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Stanton Welch seems to be on his best behavior this year. While his 2003 dance for the San
Francisco Ballet, Tu Tu, showed
a jokey, irreverent
voice as a choreographer, this years piece, Falling, his
fourth for the company, is almost, but not quiet, mannerly. Exploring two of Mozarts
divertimenti from the Salzburg Symphonies,
Welchs classical foray seems just right with the lightness and speed of the score,
well-delivered by conductor Gary Sheldon and members of the orchestra. The dance is for
five couples, but redistributions of these partnerships created memorable solos and trios.
Kristin Long even had a long, lovely interlude between musical sections in silence. Of the
duets, Tina LeBlanc and Gonzalo Garcia made a particularly strong impression. Welch
created phrases for the two which were rapid journeys over and around each others
bodies, replacing the usual emphasis on steps
and moving out with sequences that revolved.
Much use is made of the upstage wall, where dancers continually entered and exited through slots in the curtain, travelling in a straight shot out of the darkness. The whole dance has this sense of fresh direction and confident musicality. Only an occasional bobbing head or quirky arm gesture reminded that this is the same Welch who delivered the campier Tu Tu. Falling, is a delight in shades of pastel, with good ideas and excellent dancing delivered in a joyful, Mozartian spirit.
Mark Morris 1994 piece for the company, Maelstrom, which preceded Welchs premiere on the program, is earthier, rounder. The Morris work, to Beethovens Trio in D Major, Opus 70 ("Ghost"), is like a landscape painting with bodies, a storm that is long in brewing. Between the tilts, flexed feet and wine-colored dresses, there is much in the piece that suggests the somber modern dance of the 1940s. Morris world is an egalitarian one, with squadrons of dancers moving across stage making arm gestures. The rapturous delight the choreographer is perhaps most celebrated for delivering in some of his most famous works is absent here.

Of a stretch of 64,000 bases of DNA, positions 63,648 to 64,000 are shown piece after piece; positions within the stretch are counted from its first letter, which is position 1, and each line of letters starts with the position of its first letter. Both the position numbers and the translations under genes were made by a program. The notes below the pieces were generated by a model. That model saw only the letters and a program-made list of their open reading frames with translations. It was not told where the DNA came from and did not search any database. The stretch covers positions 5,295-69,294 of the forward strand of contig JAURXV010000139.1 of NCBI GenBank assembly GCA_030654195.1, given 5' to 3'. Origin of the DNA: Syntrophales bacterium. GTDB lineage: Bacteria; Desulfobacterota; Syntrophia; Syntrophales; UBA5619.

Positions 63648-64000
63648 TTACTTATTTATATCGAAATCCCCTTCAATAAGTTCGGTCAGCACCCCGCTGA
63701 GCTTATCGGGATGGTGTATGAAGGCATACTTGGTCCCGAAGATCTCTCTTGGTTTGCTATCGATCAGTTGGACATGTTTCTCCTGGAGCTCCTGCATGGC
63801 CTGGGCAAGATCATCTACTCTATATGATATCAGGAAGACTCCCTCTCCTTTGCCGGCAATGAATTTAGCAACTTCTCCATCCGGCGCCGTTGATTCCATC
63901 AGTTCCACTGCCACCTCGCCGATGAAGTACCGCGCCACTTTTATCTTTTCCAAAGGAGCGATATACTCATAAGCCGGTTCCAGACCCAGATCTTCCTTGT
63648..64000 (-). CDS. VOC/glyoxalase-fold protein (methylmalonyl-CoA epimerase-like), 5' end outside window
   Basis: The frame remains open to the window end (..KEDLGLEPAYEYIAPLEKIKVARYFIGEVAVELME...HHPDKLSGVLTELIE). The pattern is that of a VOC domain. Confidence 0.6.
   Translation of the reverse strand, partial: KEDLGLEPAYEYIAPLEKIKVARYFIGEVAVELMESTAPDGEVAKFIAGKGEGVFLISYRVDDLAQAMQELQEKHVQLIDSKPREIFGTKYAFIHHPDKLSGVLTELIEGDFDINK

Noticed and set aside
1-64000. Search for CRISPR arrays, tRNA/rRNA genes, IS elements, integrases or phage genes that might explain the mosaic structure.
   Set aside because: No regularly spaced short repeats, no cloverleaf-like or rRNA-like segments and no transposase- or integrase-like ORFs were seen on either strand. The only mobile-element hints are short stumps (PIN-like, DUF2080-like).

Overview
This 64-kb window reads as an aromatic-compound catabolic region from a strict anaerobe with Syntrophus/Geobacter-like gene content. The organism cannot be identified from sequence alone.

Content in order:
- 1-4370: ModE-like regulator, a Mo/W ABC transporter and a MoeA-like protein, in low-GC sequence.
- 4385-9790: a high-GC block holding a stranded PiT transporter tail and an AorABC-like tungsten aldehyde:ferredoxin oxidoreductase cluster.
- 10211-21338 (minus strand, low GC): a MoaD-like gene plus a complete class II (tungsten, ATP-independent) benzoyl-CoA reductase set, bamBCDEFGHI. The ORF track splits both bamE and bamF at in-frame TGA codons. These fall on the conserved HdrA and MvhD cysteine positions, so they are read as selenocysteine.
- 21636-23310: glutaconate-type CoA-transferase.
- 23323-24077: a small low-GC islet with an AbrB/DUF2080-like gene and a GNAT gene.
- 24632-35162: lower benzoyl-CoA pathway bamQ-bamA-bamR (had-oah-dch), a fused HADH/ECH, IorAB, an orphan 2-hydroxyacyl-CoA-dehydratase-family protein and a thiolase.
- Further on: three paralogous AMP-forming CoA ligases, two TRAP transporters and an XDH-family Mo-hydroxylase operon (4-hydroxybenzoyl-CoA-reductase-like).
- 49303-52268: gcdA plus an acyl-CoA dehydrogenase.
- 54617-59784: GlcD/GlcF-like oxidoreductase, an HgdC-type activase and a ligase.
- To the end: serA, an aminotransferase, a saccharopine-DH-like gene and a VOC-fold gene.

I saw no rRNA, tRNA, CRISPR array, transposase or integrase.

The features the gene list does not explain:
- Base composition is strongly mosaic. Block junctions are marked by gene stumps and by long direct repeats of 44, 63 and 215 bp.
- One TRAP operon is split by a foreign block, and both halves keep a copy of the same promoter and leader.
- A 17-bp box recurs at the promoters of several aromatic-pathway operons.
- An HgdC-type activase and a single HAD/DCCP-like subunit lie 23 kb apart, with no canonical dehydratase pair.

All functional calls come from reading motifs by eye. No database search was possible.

Company B, the Andrews Sisters paean by Paul Taylor, looks less like a marketing decision and more like artistic brilliance when it is danced as clearly and lovingly as it is by the San Francisco company. From the opening crossovers, with the softest, subtlest foot-tapping and bodies in silhouette (the excellent lighting was by Jennifer Tipton) the piece manages to capture, at the same time, the innocence of the World War II era, along with the horrors of that particular war.
Taylor is an artist who knows how to weave narrative through a work in such interesting and subtle ways that most ballet choreographers could take a lesson. This is a crowd-pleaser that is far from trite. The ensemble uses the floor like real modern dancers, but create lines and clarity Taylors own dancers cant compete with. Lorena Feijoo almost manages to blend in in her khaki skirt until her moment to shine in Rum and Coca-Cola. Here, Cuban pride and Latin sexiness blend with the prima ballerina qualities were accustomed to, making for a delicious dance cocktail. Another interesting cultural juxtaposition is watching Russian dancer Guennadi Nedviguine cut a rug as the Boogie Woogie Bugle Boy (of Company B). Pascal Molat offers a funny Tico-Tico. Sarah Van Patten a nostalgic I Can Dream, Cant I?, and There Will Never Be Another You was danced with poignancy by Courtney Elizabeth and Moises Martin.
February 3, 2005 Michael Wade Simpson